Christ the King

Who hath delivered us from the power of darkness, and hath translated us into the kingdom of His dear Son… (Colossians 1:13)

In the study of Colossians 1:12-14, we left off with Paul expressing his thankfulness to the Father, and then he begins bringing us into the wonderful revelation of the person and preeminence of the Lord Jesus Christ.  This portion of scripture is indeed the high-water mark of revelation concerning Christ, and could be well-thought of as a singularity, for those of you familiar with mathematics.  (A singularity is when the value of a function “explodes” to infinity.)

Since all of this is such a high revelation, every detail demands as much attention as possible.  The first revelation is that of the kingdom of His dear Son.  In the Old Testament scriptures and the Gospels, the revelation concerning the kingdom of God’s Anointed, His dear Son, is that of David’s throne restored to Israel, and Christ ruling over all nations from Jerusalem.

Charles Baker, in A Dispensational Theology, when discussing the offices of Christ, had this to say regarding the office of Christ as King:

Covenant theologians and Amillennialists are forced to spiritualize David’s throne and make it to be the throne of God in heaven where Christ is now seated. That the apostles did not so understand it is evident from James’ remarks in Acts 15:16 where he makes it clear that at the then present David’s throne was in a state of deterioration, and that it would be after the return of Christ that it would be rebuilt and established. It is indeed difficult to understand how one can believe that Christ is at present exercising His kingly office and that Satan is at present bound in the abyss that he should deceive the nations no more, when sin and ungodliness are rampant in the world and have been since the days of the apostles. Such misinterpretation of the Scripture makes void nine-tenths of the promises of God and at the same time makes a farce of the Kingship of Christ.

A great deal of confusion concerning the Kingship of Christ has arisen because of a misunderstanding of the Scriptural use of the word kingdom. A kingdom implies a king. If there is such a thing as the kingdom of God today, must there not be a king in that kingdom? Assuredly there must. God Himself is King in the Kingdom of God. God’s kingdom, according to Scripture, is at times represented as the entire universe, as in Daniel 4:17; and at other times as limited to those beings who are in subjection to God spiritually, as in John 3:3.  God’s kingdom reigneth over all. Thus the Body of Christ of this dispensation as well as the Messianic Kingdom of the coming dispensation are both a part of the Kingdom of God. The Kingdom of God is analogous to the United States as being one and yet comprised of several distinct States. One may be in New York or California and be in the United States, but one cannot be in New York while he is in California. And just as New York and California are separate and distinct parts of the United States, so the Body of Christ and the Messianic Kingdom are separate and distinct parts of the Kingdom of God.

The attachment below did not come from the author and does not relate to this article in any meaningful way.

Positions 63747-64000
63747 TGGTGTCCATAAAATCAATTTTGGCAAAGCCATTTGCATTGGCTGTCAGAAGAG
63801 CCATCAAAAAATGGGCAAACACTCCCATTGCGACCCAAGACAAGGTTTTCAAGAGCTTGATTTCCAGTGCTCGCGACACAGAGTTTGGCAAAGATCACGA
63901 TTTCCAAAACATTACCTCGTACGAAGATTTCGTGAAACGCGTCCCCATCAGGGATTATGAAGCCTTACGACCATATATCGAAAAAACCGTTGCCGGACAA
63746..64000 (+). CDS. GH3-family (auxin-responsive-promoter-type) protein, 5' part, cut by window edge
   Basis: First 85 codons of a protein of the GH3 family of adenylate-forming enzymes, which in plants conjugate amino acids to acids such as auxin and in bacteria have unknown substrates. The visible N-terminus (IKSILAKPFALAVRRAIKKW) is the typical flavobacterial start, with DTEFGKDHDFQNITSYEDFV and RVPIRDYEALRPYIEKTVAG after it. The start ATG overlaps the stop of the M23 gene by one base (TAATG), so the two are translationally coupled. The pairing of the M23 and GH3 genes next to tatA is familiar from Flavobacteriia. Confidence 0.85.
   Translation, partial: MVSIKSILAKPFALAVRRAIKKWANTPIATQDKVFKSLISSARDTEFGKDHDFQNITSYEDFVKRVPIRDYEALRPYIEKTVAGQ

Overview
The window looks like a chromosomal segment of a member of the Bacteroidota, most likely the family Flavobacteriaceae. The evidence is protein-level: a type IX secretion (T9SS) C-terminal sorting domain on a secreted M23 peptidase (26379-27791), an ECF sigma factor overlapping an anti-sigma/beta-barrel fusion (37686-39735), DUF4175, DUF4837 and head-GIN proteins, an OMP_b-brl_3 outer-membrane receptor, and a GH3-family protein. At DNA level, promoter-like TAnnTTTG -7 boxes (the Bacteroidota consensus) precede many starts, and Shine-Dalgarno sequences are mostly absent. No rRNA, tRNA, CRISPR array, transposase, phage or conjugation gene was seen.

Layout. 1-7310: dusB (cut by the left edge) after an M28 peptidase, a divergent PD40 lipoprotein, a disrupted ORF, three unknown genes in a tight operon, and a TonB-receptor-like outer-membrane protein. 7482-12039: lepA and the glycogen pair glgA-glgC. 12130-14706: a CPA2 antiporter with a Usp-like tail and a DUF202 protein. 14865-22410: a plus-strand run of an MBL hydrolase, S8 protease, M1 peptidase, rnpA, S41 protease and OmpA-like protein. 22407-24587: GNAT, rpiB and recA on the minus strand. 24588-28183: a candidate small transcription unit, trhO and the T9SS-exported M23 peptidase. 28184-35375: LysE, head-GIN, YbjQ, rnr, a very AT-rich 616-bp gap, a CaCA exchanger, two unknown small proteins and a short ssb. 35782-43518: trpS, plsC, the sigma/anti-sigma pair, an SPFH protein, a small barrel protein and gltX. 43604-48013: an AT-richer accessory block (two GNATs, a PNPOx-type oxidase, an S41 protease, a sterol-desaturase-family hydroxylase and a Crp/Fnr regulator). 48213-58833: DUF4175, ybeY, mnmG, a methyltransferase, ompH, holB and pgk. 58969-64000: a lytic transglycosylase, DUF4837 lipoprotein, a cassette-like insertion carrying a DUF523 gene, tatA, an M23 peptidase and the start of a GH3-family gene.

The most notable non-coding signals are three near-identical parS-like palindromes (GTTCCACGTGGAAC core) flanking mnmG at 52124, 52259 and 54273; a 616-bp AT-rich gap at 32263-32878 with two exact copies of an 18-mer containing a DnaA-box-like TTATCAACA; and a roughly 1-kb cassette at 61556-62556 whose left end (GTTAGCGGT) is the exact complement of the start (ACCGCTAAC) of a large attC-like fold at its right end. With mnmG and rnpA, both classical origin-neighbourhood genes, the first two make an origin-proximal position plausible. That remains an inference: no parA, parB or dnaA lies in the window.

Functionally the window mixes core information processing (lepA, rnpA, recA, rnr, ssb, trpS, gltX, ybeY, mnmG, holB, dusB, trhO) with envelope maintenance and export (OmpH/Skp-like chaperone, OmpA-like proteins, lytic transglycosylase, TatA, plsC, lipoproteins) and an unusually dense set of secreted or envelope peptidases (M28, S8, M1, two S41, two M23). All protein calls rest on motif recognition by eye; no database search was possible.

{Baker, Charles F. A Dispensational Theology. Grand Rapids, MI: Grace Bible College Publications, 1971. (308-09 in pdf version, 321-22 in book). Print.}                          

In our understanding of our Lord Jesus Christ as King, we must make the effort with due diligence (“study”, 2 Timothy 2:15), to understand when the Scripture is speaking of His Kingship as the King over all creation, or as the promised Messiah, King of Israel, and ruler of all nations.

When Paul speaks of the Kingdom of God, he speaks of it in its “otherworldly” like character.  He speaks of that sphere of sovereignty that is over all creation, but into which not all creation has entered.  This seems especially true in the following verses:

For the kingdom of God is not meat and drink; but righteousness, and peace, and joy in the Holy Ghost. (Romans 14:17)

For the kingdom of God is not in word, but in power. (1 Corinthians 4:20)

Now this I say, brethren, that flesh and blood cannot inherit the kingdom of God; neither doth corruption inherit incorruption. (1 Corinthians 15:50)

 That ye would walk worthy of God, Who hath called you unto His kingdom and glory. (1 Thessalonians 2:12)

Which is a manifest token of the righteous judgment of God, that ye may be counted worthy of the kingdom of God, for which ye also suffer… (2 Thessalonians 1:5)

And the Lord shall deliver me from every evil work, and will preserve me unto His heavenly kingdom: to whom be glory for ever and ever. Amen. (2 Timothy 4:18)

Some have made conclusions from this that it clarifies the meaning of the kingdom of God that the Lord spoke of as really being a “spiritual” kingdom and having nothing to do with His earthly reign.  They may also go as far as to say that there is no earthly reign, and that the only thing this world is waiting for is judgment at the last day.  It also makes the promises of God to Israel void, and that all of God’s promises to Israel are being fulfilled to “the Church”, spiritually.  Of course, all of the judgments on Israel will or already have been literally fulfilled on Israel.